Who knows what multiple investigations will eventually reveal about just what happened in those few minutes, fatal for Brown and life changing for Wilson? But it is possible to be both the loving son and grandson that Brown’s family remembers and someone who stole a box of cigarillos, as much as it is to be a police officer who was in fear and also may have misjudged the moment.

Based on hardened and preconceived notions of what it means to be a large black teen, some have filled in the blanks and closed the case after predicting the 18-year-old would have come to an inevitable bad end.

They are making him less than human in the same way some supporters were building him up as something more.

This is happening in a time when schoolyard fights or cursing at a teacher, offenses that in the past merited a trip to the principal’s office, can now land students — disproportionately African American and Latino ones — in court and with a record that follows them forever. Suspensions start in pre-K, a trend that local school systems and federal officials are trying to reverse.

When I was a teenager, attending a predominantly white high school and college, the fact that both were Catholic institutions did not make every classmate an altar boy or girl. Random drug test results might have reported the marijuana levels reportedly found in Brown’s, which have added “drug crazed” to his profile. That didn’t stop these good students and mostly good people, after occasional steps off the straight and narrow, from eventually figuring out how to navigate life.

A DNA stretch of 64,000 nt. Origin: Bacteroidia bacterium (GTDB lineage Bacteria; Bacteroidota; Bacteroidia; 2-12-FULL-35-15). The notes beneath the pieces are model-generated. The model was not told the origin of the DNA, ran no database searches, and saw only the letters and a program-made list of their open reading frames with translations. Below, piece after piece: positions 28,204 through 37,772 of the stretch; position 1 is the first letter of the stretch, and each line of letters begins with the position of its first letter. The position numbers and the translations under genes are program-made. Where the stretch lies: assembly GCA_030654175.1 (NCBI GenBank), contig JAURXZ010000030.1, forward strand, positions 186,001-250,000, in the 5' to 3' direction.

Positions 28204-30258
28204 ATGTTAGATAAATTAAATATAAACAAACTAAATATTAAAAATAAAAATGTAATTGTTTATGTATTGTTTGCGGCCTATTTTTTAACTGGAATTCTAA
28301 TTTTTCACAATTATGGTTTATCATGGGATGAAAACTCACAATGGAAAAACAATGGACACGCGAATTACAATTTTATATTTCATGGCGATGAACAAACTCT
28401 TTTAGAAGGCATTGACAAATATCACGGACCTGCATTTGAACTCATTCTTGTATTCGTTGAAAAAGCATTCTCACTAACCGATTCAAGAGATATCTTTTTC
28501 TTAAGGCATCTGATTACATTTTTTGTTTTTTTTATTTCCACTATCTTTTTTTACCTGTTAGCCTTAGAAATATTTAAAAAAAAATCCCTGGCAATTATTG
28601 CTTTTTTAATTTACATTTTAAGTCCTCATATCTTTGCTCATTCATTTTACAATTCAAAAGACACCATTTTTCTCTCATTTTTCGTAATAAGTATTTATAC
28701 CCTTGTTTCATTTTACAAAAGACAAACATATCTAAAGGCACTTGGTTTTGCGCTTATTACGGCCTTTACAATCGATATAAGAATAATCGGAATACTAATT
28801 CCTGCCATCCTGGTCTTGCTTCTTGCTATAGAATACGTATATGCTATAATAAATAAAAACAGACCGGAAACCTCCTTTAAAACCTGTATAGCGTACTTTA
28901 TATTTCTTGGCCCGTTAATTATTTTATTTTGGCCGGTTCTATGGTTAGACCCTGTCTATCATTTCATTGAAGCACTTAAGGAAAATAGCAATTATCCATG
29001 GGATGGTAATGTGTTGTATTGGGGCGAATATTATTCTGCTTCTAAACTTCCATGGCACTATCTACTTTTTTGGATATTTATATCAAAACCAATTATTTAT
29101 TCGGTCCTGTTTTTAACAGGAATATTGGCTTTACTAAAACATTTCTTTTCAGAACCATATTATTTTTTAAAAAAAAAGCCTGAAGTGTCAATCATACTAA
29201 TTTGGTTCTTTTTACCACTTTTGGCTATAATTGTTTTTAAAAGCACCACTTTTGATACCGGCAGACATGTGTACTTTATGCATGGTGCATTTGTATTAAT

As an adult, I have friends and acquaintances of every race and economic situation whose children have been involved in scrapes that crossed a line. Some have struggled with addiction and other demons; most, with love and support, have made it to the other side and are happy, healthy and successful. Many were given second, third and more chances, which Brown will never get.

His parents, in their mourning, have asked for peace, and the crowds at the town meetings, though angry, have heeded their plea. Most street protesters, diverse in the photos I’ve seen, have done the same, marching with purpose but not violence. They have tried to protect stores from the looting by those who have swept in to take advantage of the chaos. A report in The Washington Post explained how crowd members, young and old, are far from monolithic.

Yet in much of the public comment and the immediate police response, no such distinction was made, with reports of citizens tear-gassed in their yards and scenes of snipers with guns aimed at unarmed men, women and children. Imagine if the police and National Guard in Ferguson were met, as federal officers enforcing the law at Cliven Bundy’s Nevada ranch were, with protesters pointing rifles at them.

My son is now old enough to notice the double standards on his own. On his social media page, he along with so many others, are expressing their frustration. One line he reposted noted that the armed-to-the-teeth shooter at an Aurora, Colo., movie theater made it into police custody alive after his murderous spree.

It breaks my heart that he’s learned his early lesson only too well, and that I still worry. I hate that the little boy who knocked down blocks as quickly as we could stack them this past week will have to always be as perfect as I already think he is. And even that might not be enough for his own country to see him as a complex and complicated human being.

Mary C. Curtis is an award-winning multimedia journalist in Charlotte, N.C. She has worked at The New York Times, Charlotte Observer and as national correspondent for Politics Daily.